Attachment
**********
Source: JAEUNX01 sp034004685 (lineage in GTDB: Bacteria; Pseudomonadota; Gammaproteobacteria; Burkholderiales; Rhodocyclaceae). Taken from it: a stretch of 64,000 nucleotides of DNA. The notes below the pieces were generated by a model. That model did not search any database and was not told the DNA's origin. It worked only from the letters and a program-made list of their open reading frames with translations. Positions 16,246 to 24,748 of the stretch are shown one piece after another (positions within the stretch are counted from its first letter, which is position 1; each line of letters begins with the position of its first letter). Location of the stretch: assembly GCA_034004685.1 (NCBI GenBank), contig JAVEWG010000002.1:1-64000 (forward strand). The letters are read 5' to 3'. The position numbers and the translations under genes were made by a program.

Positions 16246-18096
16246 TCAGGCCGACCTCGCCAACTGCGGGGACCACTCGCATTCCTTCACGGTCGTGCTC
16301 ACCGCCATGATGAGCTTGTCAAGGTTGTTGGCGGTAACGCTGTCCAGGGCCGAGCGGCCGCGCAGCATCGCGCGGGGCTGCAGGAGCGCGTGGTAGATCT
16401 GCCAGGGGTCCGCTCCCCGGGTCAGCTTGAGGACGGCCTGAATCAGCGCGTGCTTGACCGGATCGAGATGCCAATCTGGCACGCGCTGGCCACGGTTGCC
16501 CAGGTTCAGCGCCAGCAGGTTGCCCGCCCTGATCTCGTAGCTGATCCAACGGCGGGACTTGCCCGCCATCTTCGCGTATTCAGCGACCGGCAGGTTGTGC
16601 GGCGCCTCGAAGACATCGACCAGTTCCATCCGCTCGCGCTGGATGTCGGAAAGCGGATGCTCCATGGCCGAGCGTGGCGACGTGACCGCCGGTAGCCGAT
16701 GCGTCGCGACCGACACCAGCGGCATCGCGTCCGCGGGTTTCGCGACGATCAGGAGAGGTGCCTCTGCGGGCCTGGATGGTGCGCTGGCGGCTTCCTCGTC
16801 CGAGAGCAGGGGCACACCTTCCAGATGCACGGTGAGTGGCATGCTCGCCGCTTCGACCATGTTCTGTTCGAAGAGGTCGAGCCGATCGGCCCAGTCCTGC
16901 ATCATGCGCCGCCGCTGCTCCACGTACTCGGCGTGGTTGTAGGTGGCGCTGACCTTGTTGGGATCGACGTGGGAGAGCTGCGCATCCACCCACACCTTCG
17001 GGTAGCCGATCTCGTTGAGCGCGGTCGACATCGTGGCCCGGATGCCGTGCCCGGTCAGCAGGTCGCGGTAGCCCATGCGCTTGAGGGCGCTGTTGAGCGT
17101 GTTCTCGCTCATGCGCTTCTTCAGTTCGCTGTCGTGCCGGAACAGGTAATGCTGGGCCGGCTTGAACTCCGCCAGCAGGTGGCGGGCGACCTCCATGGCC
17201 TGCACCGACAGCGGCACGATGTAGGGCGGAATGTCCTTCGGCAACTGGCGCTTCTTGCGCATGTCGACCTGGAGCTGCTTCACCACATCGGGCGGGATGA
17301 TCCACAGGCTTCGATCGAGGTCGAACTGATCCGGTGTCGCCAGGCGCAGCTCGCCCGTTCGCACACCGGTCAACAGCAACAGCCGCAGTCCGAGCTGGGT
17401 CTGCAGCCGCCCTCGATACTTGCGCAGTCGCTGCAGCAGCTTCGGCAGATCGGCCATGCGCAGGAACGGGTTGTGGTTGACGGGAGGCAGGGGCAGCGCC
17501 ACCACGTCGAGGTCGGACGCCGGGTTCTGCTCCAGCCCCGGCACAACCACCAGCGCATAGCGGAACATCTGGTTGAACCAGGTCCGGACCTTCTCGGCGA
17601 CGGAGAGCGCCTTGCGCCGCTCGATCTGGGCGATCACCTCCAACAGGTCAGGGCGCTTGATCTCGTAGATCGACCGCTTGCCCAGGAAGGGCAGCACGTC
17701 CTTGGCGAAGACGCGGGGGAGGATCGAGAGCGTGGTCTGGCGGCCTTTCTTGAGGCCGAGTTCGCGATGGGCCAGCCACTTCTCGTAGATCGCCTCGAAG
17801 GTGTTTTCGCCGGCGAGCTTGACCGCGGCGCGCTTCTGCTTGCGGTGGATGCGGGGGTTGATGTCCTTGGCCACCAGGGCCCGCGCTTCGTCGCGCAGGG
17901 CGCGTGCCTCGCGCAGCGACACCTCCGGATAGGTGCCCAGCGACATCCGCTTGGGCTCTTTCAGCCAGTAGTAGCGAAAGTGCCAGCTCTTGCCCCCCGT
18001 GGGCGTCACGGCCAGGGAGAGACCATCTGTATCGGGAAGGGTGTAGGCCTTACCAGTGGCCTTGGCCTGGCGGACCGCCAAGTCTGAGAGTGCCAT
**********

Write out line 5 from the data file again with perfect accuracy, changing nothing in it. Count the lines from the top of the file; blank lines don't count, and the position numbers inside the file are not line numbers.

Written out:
16401 GCCAGGGGTCCGCTCCCCGGGTCAGCTTGAGGACGGCCTGAATCAGCGCGTGCTTGACCGGATCGAGATGCCAATCTGGCACGCGCTGGCCACGGTTGCC